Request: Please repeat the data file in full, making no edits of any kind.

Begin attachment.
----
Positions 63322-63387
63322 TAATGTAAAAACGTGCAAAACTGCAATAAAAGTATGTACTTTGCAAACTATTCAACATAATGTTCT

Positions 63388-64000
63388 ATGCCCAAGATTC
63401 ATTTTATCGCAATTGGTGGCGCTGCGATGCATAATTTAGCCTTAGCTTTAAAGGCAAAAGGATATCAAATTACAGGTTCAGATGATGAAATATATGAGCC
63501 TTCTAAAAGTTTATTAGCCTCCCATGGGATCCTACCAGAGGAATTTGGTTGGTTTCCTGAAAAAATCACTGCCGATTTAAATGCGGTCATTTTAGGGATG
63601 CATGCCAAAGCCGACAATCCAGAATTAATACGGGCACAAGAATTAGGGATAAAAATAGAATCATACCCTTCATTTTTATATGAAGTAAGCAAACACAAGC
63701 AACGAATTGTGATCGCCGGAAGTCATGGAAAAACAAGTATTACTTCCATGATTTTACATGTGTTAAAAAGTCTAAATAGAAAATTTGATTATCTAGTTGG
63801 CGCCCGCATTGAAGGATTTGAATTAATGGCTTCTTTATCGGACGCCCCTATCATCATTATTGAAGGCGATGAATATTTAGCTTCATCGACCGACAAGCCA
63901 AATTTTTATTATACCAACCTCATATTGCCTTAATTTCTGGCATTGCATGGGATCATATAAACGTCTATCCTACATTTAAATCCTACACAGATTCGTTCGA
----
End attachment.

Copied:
Positions 63322-63387
63322 TAATGTAAAAACGTGCAAAACTGCAATAAAAGTATGTACTTTGCAAACTATTCAACATAATGTTCT

Positions 63388-64000
63388 ATGCCCAAGATTC
63401 ATTTTATCGCAATTGGTGGCGCTGCGATGCATAATTTAGCCTTAGCTTTAAAGGCAAAAGGATATCAAATTACAGGTTCAGATGATGAAATATATGAGCC
63501 TTCTAAAAGTTTATTAGCCTCCCATGGGATCCTACCAGAGGAATTTGGTTGGTTTCCTGAAAAAATCACTGCCGATTTAAATGCGGTCATTTTAGGGATG
63601 CATGCCAAAGCCGACAATCCAGAATTAATACGGGCACAAGAATTAGGGATAAAAATAGAATCATACCCTTCATTTTTATATGAAGTAAGCAAACACAAGC
63701 AACGAATTGTGATCGCCGGAAGTCATGGAAAAACAAGTATTACTTCCATGATTTTACATGTGTTAAAAAGTCTAAATAGAAAATTTGATTATCTAGTTGG
63801 CGCCCGCATTGAAGGATTTGAATTAATGGCTTCTTTATCGGACGCCCCTATCATCATTATTGAAGGCGATGAATATTTAGCTTCATCGACCGACAAGCCA
63901 AATTTTTATTATACCAACCTCATATTGCCTTAATTTCTGGCATTGCATGGGATCATATAAACGTCTATCCTACATTTAAATCCTACACAGATTCGTTCGA